Dealing with Difficult passages

The bible contains a variety of material that is arranged in a narrative. At times the writer is drawing a scene and inviting the reader to join them in an understanding of the wonder and rightness of the scene. In other cases, the writer draws a scene with a fair amount of tongue in cheek or even sarcasm. Finally we also find passages that are difficult to interpret - was that practice to do with the culture of the time?

Lets have a look at some examples of passages that are difficult to interpret:

a) 1Tim 2:9-15

Paul clearly indicates how women are to behave in the church: they are to be clothed modestly, be quiet and submissive and to not teach. What is your reaction to these instructions? Frankly they don't fit well with our modern perspective or our cultural mores in regards equality of the sexes. What are we to do with this passage - ignore it because it doesn't fit our culture? But we know that our culture is not as enlightened as it could be. Do we  say that these things are local to the time and context that Paul was writing to? It is fairly clear that Paul frequently worked with women in ministry. Romans 16:1ff lists a number of women ministers in positions of authority in the Pauline churches.

b) 1Kings 22:4-18

Here we have a situation where God is implicated in a scam. The text is very clear that (1K 22:19-23) God was instigating the direction to Ahab and Jehoshaphat. The prophets were truly speaking the message from God to the kings. So who were the good guys and who were the bad guys?

A key for interpreting this passage is the question: "Who did the kings believe and why?" Clearly there was something - perhaps in terms of reputation that distinguished Micaiah from the other prophets. Clearly the true message was available from him.

One of the key reasons that this passage is so difficult is that it projects an understanding of God and prophecy that just doesn't fit our current understanding. So how do we interpret it and how is it authoritative as the bible should be?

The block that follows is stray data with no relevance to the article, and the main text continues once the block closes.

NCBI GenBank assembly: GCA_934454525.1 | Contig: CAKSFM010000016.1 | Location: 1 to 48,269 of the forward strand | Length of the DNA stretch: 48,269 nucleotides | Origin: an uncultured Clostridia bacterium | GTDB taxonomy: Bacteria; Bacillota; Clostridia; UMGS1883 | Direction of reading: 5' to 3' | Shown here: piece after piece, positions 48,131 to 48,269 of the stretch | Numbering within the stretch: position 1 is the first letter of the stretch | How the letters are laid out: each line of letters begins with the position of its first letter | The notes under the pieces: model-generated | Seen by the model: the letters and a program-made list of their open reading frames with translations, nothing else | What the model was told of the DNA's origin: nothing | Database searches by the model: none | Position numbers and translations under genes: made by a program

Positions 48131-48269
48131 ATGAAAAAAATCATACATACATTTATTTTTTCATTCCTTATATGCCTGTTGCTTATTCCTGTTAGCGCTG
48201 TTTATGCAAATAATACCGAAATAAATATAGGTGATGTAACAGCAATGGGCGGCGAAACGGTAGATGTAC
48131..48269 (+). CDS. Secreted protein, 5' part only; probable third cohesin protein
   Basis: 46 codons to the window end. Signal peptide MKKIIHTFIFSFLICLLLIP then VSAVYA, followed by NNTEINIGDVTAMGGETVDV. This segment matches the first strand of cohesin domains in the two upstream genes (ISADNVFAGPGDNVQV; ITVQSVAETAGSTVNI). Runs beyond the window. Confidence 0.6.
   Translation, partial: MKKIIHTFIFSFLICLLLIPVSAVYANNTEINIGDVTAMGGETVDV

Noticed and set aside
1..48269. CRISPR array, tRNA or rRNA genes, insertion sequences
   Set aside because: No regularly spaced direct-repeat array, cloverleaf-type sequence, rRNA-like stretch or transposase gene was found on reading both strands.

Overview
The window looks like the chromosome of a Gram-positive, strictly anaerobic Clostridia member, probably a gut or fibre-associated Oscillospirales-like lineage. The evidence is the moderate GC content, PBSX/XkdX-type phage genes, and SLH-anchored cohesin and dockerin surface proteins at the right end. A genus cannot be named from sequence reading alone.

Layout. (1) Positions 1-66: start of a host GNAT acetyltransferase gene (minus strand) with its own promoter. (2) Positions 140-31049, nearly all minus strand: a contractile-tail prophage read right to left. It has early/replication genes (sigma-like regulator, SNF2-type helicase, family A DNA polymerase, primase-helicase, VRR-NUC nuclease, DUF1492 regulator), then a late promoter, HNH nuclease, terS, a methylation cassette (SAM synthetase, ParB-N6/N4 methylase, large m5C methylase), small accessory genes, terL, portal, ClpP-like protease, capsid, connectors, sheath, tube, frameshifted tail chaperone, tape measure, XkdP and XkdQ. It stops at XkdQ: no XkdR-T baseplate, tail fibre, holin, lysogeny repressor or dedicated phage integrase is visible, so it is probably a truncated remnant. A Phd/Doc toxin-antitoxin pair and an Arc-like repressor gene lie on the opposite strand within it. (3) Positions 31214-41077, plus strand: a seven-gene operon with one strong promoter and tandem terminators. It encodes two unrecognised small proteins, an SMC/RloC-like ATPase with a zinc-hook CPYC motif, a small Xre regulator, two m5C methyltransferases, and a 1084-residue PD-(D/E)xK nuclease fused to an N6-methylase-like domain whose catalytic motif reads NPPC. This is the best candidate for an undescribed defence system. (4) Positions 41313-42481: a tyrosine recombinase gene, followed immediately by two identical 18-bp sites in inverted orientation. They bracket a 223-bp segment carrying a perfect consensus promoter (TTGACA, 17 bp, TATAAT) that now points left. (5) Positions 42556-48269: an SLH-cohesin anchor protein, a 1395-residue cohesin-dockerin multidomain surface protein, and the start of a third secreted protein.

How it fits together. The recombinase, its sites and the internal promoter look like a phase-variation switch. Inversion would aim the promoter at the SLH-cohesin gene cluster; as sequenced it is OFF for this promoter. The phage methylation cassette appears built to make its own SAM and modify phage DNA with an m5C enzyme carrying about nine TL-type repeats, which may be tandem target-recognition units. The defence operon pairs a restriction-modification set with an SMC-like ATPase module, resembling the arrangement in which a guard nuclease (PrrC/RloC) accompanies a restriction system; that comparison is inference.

c) Ps 137:7-9

What is your reaction? The thought of killing innocent babies in such a callous manner horrifies us. Is this an invitation to commit infanticide on Iraq? Why?

d) Jud 19:20-30

What is your reaction? There are so many things in this story that cause a reaction: the attitude of the old man to his daughter, the attitude of the Gibeans to the Levite and the attitude of the Levite to his concubine. Is this story something to be emulated? Surely if it is the word of God...?

e) Jn 7:53-8:11

What is your reaction? There are people in this story that reflect us at times and are not to be emulated. The crowd was a self righteous mob responding to an attack on their moral position. There was the adulteress who reflects us when we are on the other side of the moral proposition and there was Jesus indicates the path we should take.

You should now have a feeling for the distinction I am attempting to draw. There are things in the biblical text that are there to demonstrate an important point, they are placed there as an example and we are supposed to emulate that example. However the example may be portrayed in the trappings of the culture of the time and if we interpret it literally we miss the point. Was Paul in 1Timothy 2, really indicating that church should be carried out in a manner that would be seemly in the culture in which it existed?

There are things that are limited to the time they addressed. I don't expect that the Christian church will return to a full sacrificial system. However the Old Testament sacrificial system has many insights to offer into our current covenant.

There are some portions of the bible that are meant to be normative i.e. they define what we are supposed to do - a fairly literal interpretation. The great commission remains a key visionary statement that defines an important part of the mission, ministry and purpose of the church. We are meant to go out and make disciples.

There are other portions that are descriptive. They may be cultural or even educational. However it is the lessons learned that are meant to define our actions rather than the text itself.

Finally there are things that are offered to the reader so that the reader can share in the horror that the writer is experiencing. A good example is the passage from Judges.